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The-Temptation-of-Christ-SchefferClergy Sent to B-School for Management Education

Stop me if you’ve heard this joke. A bishop, an archdeacon, and a dean from the Church of England walk into a business school.

Wait…that’s not a joke?

Indeed, they may be the newest wave of business school clients. This week, the Church released a report, “Talent Management for Future Leaders and Leadership Development for Bishops and Deans: A New Approach.” Here, the church is establishing an MBA program that would train 150 church leaders from 2015-2016. According to The Economist, 36 bishops and deans would participate in a modified MBA program that would be conducted in partnership with INSEAD beginning in April.

Turning bishops into businessmen? That almost sounds like the inspiration for a Monty Python skit. Let’s face it: Jesus chose Saint Peter as his rock for his stubborn faith and charisma, not his ability to balance the ledgers. And St. Paul was better at inspiring his flock, not tending to the day-to-day operations of his churches.  Do the faithful really need their leaders to pore over case studies and benchmarks?

Well, yes.

For starters, the Church is looking for their leadership to set the correct ‘tone from the top’.” In other words, like many top-down organizations, they are pushing to establish a consistent, inspirational message that reinforces the Church’s values and mission. In a world where the Church is technically competing against every secular product, service, entertainment option, idea, or impulse for mindshare, they need more than just good shepherding. They need to absorb the best practices for managing a mature organization.

“We intend a conscious inter-weaving of the spiritual and strategic formation of senior ordained leaders,” writes the Lord Green Steering Group that produced the report. “We intend to form clergy who integrate and demonstrate strategic and spiritual gifts…They need realistic confidence in their ability to manage well, to handle complexity, and to nurture the maturity of the organisation.”

To do this, the church has partnered with INSEAD to design a modular curriculum, which will include courses like Building Healthy Organizations, Leading Growth, and Re-Inventing the Ministry. However, don’t expect this to be your typical MBA curriculum. The Church views the academic and spiritual as two inseparable processes. “Change in one process will impact the other. It is essential that both are reviewed together.” As a result, the courses will build in time for prayer and reflection.

The first module (Building Healthy Organisations) will train church leaders on how to benchmark their team’s effectiveness, which will include 360 degree reports and action plans. Leaders will also learn conflict resolution and coaching, along with reviewing case studies from organizations ranging from banks to the armed services. The second module (Leading Growth) will focus on how leaders can grow their churches, with students developing and executing plans to do just that. Finally, students will complete Re-inventing the Ministry, which will cover how to identify and mentor high potentials in their churches.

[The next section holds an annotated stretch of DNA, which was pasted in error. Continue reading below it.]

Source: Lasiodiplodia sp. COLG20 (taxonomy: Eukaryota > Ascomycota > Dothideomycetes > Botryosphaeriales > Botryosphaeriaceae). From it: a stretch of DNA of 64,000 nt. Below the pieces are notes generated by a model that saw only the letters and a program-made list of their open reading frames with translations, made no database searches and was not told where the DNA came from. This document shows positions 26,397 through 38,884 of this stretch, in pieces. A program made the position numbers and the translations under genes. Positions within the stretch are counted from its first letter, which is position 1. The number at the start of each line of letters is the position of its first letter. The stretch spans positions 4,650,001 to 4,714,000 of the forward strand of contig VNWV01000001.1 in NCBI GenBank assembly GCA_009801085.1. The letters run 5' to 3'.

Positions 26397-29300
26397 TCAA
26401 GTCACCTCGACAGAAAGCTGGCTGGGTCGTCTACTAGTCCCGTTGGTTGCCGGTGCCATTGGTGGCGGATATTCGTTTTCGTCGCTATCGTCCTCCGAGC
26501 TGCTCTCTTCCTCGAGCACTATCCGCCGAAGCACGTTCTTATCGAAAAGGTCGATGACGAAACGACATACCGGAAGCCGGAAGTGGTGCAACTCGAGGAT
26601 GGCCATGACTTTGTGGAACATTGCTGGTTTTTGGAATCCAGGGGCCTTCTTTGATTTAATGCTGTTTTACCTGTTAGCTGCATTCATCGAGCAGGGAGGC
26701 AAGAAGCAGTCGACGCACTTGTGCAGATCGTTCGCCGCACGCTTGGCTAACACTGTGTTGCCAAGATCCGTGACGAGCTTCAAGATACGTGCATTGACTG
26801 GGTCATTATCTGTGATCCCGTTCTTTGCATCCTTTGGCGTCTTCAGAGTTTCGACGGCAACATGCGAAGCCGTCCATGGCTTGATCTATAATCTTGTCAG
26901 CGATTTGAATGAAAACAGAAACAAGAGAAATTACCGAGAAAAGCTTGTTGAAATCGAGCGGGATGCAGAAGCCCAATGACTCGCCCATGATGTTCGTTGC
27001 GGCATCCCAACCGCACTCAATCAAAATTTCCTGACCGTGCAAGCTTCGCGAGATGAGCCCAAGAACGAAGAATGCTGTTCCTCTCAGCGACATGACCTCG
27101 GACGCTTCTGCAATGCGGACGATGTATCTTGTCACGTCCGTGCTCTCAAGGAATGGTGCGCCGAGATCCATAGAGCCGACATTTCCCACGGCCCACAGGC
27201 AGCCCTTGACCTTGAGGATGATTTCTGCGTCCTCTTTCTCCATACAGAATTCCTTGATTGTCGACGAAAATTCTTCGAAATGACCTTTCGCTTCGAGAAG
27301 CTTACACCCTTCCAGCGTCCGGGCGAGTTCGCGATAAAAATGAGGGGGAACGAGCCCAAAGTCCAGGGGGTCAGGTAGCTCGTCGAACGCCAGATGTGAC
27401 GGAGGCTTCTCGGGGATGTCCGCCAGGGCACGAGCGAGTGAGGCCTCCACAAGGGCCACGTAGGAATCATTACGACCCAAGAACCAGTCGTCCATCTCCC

In addition, the church has also developed two programs for a wider swath of the church: the Mini MBA and Common Good. In the mini MBA, which targets deans, the curriculum will include “finance, budgets and working with numbers; building high performance teams with clear roles and accountabilities; safeguarding and legal issues and running a heritage site, including turning tourists into pilgrims and a field trip to explore how non-Church heritage sites are run (e.g. major museums and galleries or Blenheim Palace).”

The Common Good curriculum, which is being developed with bishops and deans in mind, focuses on “social change and the impact of modern communication tools and techniques.” Designed to help students “understand and experience how a complex, modern organisation works,” the program includes field trips and reflection, with the goal to help students “adapt preaching of the gospel to the public square to meet the changing times.” To do this, the curriculum will include advanced communications skills training, along with case studies on successful partnerships between secular and religious bodies.

According to The Economist, the Church has budgeted $3 million dollars so 150 church leaders can study on INSEAD’s French campus over the next two years (with an additional $785,000 budgeted thereafter). And increasing church leaders’ marketing and management savvy may just be antidote to the Church’s lagging participation rate. The Economist points out that despite the Church losing half of its members over the past 45 years, it still managed $6.1 billion dollars worth of investments in 2013.

The Church’s emphasis on sharpening leadership and financial skills should come as no shock. Justin Welby, the Archbishop of Canterbury (the Church’s senior bishop) earned a law degree and began his career in business. Warby rose to the level of treasurer at an oil company before accepting his calling in 1989. Now, he is reversing the process, calling the faithful back to the boardroom. Will parishes be run like businesses? And will concepts like rank-and-yank seep into the church? More importantly, could business education enable the Church to regain followers and deepen their members’ fervor? Whatever the result, it should make for an amazing case study in the coming years.


Source: The Economist

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